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Wreckage found in Alaska glacier ID'd as 1952 military plane crash that killed 52

Dod-Cpt. Jamie D. Dobson / U.S. Army via Reuters

A specialized eight-person recovery team, with team members from the Joint POW/MIA Accounting Command and Northern Warfare Training Center, searches for aircraft wreckage, remains, or other personal effects while conducting recovery operations on Knik Glacier on June 20.

ANCHORAGE, Alaska — The wreckage of a military plane found near Knik Glacier earlier this month has been identified as a Korean War-era Air Force cargo plane that crashed in the 1950s, killing all 52 people on board, NBC station KTUU of Anchorage reported Wednesday.

The identification brings closure to victims' families after nearly 60 years, KTUU said.

Joint POW-MIA Accounting Command spokesperson Capt. Jamie Dobson said the wreckage, discovered June 10 on Colony Glacier, about 45 miles east of Anchorage, by a UH-60 Blackhawk crew with the Alaska Army National Guard-- is that of a Douglas C-124A Globemaster II that crashed on Nov. 22, 1952.

See the original story at NBC station KTUU

While evidence collected by the eight-man team is en route to JPAC’s Central Identification Laboratory in Hawaii for further analysis, Dobson told KTUU the plane was identifiable by materials found at the scene.

"Some of the evidence has already been positively correlated with this crash," Dobson told KTUU.

Harsh weather prevented a recovery at the time and later searchers could not locate it.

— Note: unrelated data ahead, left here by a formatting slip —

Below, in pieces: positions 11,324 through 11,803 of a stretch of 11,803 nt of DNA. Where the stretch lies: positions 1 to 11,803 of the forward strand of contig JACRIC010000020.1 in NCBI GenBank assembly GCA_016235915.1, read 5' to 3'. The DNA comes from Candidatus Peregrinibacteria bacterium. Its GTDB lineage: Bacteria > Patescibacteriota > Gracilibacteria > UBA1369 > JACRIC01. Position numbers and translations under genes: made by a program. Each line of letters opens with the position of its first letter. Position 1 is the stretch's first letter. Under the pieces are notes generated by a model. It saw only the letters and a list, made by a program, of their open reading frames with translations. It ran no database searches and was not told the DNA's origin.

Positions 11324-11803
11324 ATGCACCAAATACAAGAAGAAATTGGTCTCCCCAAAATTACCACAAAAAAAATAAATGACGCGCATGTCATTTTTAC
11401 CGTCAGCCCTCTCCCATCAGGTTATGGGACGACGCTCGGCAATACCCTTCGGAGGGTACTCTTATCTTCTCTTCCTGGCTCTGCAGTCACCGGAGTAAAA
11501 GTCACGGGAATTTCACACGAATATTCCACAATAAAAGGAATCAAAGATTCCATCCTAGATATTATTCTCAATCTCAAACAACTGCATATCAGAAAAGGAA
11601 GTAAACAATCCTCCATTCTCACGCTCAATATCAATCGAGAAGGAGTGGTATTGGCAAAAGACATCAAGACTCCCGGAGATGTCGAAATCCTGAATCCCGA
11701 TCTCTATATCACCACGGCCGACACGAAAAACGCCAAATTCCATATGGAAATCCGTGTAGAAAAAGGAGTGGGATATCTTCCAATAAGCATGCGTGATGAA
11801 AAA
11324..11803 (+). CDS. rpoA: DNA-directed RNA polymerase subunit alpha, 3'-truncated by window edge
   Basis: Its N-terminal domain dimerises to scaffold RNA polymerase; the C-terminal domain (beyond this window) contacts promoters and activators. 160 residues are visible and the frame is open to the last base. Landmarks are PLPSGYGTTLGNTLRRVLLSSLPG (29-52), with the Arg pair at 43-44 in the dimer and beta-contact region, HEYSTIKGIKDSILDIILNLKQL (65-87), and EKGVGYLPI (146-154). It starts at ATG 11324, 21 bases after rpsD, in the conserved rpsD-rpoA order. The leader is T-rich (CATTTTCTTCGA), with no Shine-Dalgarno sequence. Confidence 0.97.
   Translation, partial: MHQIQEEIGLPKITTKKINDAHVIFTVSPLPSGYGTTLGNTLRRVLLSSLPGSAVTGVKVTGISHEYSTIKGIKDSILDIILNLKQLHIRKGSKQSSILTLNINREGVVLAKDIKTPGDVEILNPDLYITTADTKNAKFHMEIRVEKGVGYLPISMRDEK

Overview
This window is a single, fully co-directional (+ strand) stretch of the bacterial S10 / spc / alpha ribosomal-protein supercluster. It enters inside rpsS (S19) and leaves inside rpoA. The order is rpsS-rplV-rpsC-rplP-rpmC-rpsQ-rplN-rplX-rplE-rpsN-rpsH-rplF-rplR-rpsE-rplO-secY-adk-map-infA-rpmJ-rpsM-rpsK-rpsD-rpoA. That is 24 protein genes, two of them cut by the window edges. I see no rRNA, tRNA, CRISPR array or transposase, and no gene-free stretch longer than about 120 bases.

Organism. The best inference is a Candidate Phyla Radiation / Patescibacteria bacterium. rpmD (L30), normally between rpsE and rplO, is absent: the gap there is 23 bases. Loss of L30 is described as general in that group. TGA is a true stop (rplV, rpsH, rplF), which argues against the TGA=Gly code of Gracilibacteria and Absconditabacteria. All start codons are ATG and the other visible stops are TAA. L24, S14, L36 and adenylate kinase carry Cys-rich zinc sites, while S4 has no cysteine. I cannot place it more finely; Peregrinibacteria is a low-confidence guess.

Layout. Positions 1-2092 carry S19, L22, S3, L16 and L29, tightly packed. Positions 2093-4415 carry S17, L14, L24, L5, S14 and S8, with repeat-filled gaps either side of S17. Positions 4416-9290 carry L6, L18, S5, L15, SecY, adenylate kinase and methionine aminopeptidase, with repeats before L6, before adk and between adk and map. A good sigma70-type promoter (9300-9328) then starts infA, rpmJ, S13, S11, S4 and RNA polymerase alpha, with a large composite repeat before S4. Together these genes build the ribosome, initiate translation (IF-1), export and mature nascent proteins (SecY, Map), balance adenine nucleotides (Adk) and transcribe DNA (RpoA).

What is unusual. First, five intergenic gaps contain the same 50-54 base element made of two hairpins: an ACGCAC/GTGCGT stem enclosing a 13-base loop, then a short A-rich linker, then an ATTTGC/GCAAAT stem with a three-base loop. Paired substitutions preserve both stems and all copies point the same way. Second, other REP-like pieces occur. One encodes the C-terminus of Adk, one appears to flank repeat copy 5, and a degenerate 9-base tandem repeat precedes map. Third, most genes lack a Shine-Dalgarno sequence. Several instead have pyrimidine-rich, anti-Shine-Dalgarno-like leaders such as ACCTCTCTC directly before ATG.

U.S. Air Force via AP, file

An undated photo of a C-124A Globemaster cargo aircraft similar to the plane that went down on the Colony Glacier in Alaska in 1952, killing all 52 people on board.

The Globemaster II entered Air Force service in 1950 as the world’s largest transport plane. Its forward loading ramp and aft cargo elevator, as well as its ability to carry 68,500 pounds of cargo or 200 passengers on two decks of seating, made it the Air Force's primary heavy-lift transport into the early 1960s, KTUU reported.

The four-propeller transport was eventually replaced by the C-141 Starlifter jet, but its name lives on in Alaska skies with the C-17 Globemaster III, operated by the 517th Airlift Squadron at Anchorage’s Joint Base Elmendorf-Richardson.

Crash researcher Tonja Anderson, whose grandfather Airman Isaac Anderson died in the crash, told KTUU the cargo plane was on a flight from McChord Air Force Base in Washington to Elmendorf Air Force Base in Anchorage when it crashed near the 8,000-foot level of Mount Gannett.

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